Introducing "Just like Eve"

Breaking from its traditional non-fiction format, whispers of mystery is currently following Karina’s fictional novel, Just like Eve. Karina began the themes explored here in 2008, in a non-fiction book she titled The Feminine Mystery, alluding to Betty Frieden’s 1963 classic, The Feminine Mystique, which explores what Frieden calls “the problem that has no name” -- a problem Karina believes is Eve’s second curse to desire her (earthly) man, not sexually, but as a completion to her. Realizing her discoveries were too controversial for non-fiction, Karina decided to clothe her message in fiction. For years, she tried many story-lines and faced much writer’s block. In late 2017, she birthed Just like Eve, mixing the main storyline with a backdrop she could write about with her own sport of tennis.

Storyline: Heroine Jasmine, 32, is judged several times in life for being "just like Eve," first in 5th grade for asking off-limits questions, like why Noah let God drown the world. Now she's judged again with the same "just like Eve" line. She and 30 year old Davie are both married to others, are USTA mixed doubles partners, attend the same church for which Davie is the youth pastor, fall for one another, and act on it. They seek accountability from the church leadership and it backfires. The church can't handle it. Jasmine is kicked out of church, thought to be a temptress. But was she? And what about Eve? And what might Eve really stand for? Jasmine is on a quest . . .

Click for a sneak peak at some of her discoveries (then scroll down)

Click to start Just like Eve at the beginning (then scroll down)


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Friday, August 23, 2019

Climax: Love 30, Part 3


Part 3 of 4 of the climax. It will come later in the book, but I had to write it now in order to build everything around it.
Jasmine is stunned by Davie’s choice of words, ‘thinking at odds,' the very phrase her family used to berate her.  Just like his response to her Noah question, he seems to be hinting to her that what she’s been ashamed of, she should instead be proud of.  Further, she had never known Davie had been born in India.  He was getting more interesting moment by moment.  Jubilant he had offered her a ride, Jasmine sent up a thank you prayer that God had helped her forget to gas up her car.  How did she get so lucky to have him all to herself for those two fifteen minute drives to and from Glendale and TGIFs?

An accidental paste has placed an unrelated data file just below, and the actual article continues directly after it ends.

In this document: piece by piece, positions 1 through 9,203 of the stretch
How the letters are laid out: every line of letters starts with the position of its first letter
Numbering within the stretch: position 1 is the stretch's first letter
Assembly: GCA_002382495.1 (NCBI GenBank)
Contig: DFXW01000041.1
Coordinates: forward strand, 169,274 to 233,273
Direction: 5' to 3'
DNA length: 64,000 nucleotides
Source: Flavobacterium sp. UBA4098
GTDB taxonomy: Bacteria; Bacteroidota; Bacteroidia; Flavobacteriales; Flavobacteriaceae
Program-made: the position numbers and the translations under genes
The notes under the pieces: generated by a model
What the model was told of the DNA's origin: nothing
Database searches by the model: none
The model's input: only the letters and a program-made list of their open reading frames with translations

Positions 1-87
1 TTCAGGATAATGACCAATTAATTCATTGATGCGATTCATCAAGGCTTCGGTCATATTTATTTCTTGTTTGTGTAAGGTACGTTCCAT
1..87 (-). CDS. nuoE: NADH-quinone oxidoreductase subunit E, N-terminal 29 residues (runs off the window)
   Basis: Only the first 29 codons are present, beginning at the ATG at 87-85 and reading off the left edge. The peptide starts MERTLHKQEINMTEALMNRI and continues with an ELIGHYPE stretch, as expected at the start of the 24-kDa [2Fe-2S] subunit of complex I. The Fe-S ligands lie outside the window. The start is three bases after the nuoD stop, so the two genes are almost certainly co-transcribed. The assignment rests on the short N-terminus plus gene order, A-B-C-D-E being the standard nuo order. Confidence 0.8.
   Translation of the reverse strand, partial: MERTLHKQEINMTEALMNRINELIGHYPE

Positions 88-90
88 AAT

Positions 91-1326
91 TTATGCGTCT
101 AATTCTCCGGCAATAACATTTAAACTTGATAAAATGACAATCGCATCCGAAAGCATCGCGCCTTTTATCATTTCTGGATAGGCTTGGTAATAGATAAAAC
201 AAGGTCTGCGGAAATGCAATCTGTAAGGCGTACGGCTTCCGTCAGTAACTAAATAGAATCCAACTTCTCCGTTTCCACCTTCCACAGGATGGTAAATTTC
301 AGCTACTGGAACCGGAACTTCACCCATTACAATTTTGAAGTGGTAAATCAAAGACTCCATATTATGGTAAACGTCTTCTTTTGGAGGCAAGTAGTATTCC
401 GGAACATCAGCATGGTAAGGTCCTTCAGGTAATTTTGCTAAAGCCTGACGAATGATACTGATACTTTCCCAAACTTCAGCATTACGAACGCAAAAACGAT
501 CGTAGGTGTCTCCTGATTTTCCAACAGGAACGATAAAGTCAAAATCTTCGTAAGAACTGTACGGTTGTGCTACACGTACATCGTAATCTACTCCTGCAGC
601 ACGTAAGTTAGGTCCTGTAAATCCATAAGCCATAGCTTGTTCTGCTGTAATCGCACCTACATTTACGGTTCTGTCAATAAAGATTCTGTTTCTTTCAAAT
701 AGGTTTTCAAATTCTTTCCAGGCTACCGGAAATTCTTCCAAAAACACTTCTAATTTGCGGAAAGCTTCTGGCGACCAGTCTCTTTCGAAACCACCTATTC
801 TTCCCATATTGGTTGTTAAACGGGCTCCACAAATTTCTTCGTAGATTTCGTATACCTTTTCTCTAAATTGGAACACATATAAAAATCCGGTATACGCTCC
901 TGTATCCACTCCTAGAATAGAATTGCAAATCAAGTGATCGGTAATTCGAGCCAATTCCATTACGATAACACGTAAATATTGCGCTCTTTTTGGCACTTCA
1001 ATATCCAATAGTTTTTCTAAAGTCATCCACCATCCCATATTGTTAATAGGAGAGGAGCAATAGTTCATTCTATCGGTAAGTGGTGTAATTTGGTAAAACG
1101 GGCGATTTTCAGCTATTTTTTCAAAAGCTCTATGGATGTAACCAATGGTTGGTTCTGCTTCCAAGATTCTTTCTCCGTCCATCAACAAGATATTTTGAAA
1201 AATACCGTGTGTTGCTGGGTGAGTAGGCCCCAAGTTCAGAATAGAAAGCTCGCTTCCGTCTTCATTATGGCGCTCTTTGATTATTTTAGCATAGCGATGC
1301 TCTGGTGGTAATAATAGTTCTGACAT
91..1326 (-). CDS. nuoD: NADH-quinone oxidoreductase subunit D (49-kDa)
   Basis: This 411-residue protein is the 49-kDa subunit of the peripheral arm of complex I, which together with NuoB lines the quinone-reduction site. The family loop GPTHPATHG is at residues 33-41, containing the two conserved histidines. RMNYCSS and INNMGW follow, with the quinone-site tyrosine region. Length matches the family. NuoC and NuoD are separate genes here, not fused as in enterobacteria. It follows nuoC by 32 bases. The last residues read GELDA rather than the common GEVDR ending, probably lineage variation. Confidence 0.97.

The last to leave the party, Davie and Jasmine picked up the cake, cards, and the group gift package: three sets each of tennis balls, replacement grips, and, most notably, the natural gut tennis strings Davie loves.  It was Jasmine’s idea to have the group pool funds together for three sets of each, one for each decade of Davie’s life, with the tennis strings as the highlight.  Natural gut’s not cheap, but a youth pastor’s salary is, so Jasmine knew Davie couldn’t get afford this luxury too much.
            “Did you let Pam know you’d be late?” Jasmine feels a pang in her heart as she speaks the name of Davie’s wife.  “Yeah, I texted her and she replied to have fun, so she’s cool with it.”
Once in Davie’s car, Jasmine wonders if she can ask another, related forbidden question she learned never to ask in Sunday school.  By now, she’s almost convinced he, like her, is a closet progressive and, today, he revealed he’s also been “thinking at odds.”  Why not take the plunge and ask him the big question?  Jasmine takes a deep breath.  Davie looks at her, smiles, raises his up his eyebrows twice, and asks, “What’s on your mind?”
“Here’s what I really want to know,” Jasmine begins, slowly.
“Go on.”
“OK here goes.  Why do we worship a God who drowns the world?”
Davie smiles and winks at Jasmine.  “Your heart fits better with Abraham.” Jasmine gives Davie a curious look.  “And Moses.” Go on.  You’ve got my attention.  “And even Jacob.”  I’m listening.
“OK,” Davie says, “Let’s start with Abraham.  God wants to destroy the twin cities of Sodom and Gomorrah.  Every man, woman, and child.  God’s ticked.  They’ve been wicked, perverse, evil, disgusting.  God wants them all gone.  He tells Abraham.”  Jasmine nods, entranced.  Little does Davie know he has just brought up another of her favorite stories – another one she almost got in trouble for.
“Abraham thinks God’s gone over the top.  He even tells him so.  ‘Far be it from you to do such a thing!’ he cries out to God.  He starts to bargain with God.  Would God spare the cities if fifty good men could be found?  God agrees and said He’d spare the cities.  Abraham takes it down to forty, thirty, twenty, and then Abraham really gets bold and asks if God would spare the cities if even ten good men could be found.  God agrees.  Abraham wins.”